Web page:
As well as this programme, the Lab will host an exhibition space, welcoming works from specialised institutions around Belgium and Europe. This platform, the venue says, will “keenly focus on the role of arts as a catalyst for scientific and technological knowledge”.

I hope the Lab will stimulate a creative reflection, to see where the future will lead us. We’re looking to solve creative problems

- Christophe De Jaeger

It will also present artistic works that influence or change the way the public have looked at technology or the results of successful collaborative practices between researchers, the industry and the world of art and culture.

The Lab will open to the public on 14 September with a day-long line-up of debates and conversations that spans programmable cities, art-triggered start-ups and collaborative practice in the modern age.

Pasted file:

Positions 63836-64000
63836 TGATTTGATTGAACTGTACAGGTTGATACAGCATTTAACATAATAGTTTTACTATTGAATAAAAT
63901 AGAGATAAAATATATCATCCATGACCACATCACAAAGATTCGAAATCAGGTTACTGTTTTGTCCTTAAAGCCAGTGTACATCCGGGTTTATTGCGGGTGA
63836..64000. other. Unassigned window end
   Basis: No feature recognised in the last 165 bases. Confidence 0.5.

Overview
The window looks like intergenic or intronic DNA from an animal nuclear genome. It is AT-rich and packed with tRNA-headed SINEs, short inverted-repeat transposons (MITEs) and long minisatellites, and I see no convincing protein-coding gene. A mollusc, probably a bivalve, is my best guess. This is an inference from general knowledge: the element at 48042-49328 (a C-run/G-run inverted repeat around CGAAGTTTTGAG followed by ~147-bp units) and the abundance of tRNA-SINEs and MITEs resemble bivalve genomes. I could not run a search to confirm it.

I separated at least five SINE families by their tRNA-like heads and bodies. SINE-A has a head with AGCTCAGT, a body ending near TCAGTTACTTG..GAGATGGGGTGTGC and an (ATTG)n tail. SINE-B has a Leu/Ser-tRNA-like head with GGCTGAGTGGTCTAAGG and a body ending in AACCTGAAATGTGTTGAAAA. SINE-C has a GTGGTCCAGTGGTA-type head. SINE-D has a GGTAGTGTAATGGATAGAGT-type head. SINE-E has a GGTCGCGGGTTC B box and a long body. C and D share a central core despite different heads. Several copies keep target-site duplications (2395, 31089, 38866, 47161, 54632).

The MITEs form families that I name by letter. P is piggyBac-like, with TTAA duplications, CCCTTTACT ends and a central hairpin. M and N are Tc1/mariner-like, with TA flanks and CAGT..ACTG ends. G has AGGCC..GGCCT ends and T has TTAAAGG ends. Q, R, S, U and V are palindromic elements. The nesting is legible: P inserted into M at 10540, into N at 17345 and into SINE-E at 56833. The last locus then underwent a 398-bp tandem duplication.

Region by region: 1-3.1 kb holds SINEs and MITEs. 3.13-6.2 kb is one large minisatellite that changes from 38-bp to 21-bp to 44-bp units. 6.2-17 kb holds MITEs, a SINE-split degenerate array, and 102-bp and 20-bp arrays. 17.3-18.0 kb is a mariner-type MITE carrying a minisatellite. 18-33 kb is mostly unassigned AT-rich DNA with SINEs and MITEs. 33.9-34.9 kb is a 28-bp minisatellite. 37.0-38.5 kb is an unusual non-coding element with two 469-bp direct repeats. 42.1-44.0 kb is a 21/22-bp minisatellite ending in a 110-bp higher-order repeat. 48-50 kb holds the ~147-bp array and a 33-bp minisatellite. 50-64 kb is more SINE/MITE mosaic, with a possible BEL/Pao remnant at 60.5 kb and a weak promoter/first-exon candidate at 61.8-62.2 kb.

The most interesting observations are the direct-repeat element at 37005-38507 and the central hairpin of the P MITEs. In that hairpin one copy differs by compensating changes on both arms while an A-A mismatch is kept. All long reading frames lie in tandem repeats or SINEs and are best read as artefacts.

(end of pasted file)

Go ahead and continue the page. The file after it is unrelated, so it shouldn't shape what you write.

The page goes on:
Partially supported by European Union funds, Bozar Lab is fully in keeping with a new initiative launched last year by the European Commission’s digital arm, the Starts programme – science, technology and the arts. This programme highlights the creativity of artists as a major driver for innovation in the world of research and industry.

It’s part of a growing trend across Europe to focus on collaboration between the worlds of arts and technology. 

Electric avenues

De Jaeger says the decision to create the department was inspired by a long line of illustrious institutions, including the Victoria and Albert Museum in London and Paris’ Centre Pompidou, which have also looked to broaden their visions to support technological innovations.

The opening of the Lab coincides with Bozar’s annual Electronic Arts Festival. Founded in 2011, the festival was the centre’s tentative first step in moving away from being solely a fine arts institution. “It’s since broadened its scope to include digital culture,” De Jaeger says.

Now in its sixth year, the festival, which has picked up plaudits along the way – last year it won tourism agency Visit Brussels’ “Evening Experience of the Year” award – will include the formal opening of Bozar Lab.

It’s basically about allowing young people, hackers, researchers and artists to develop new projects together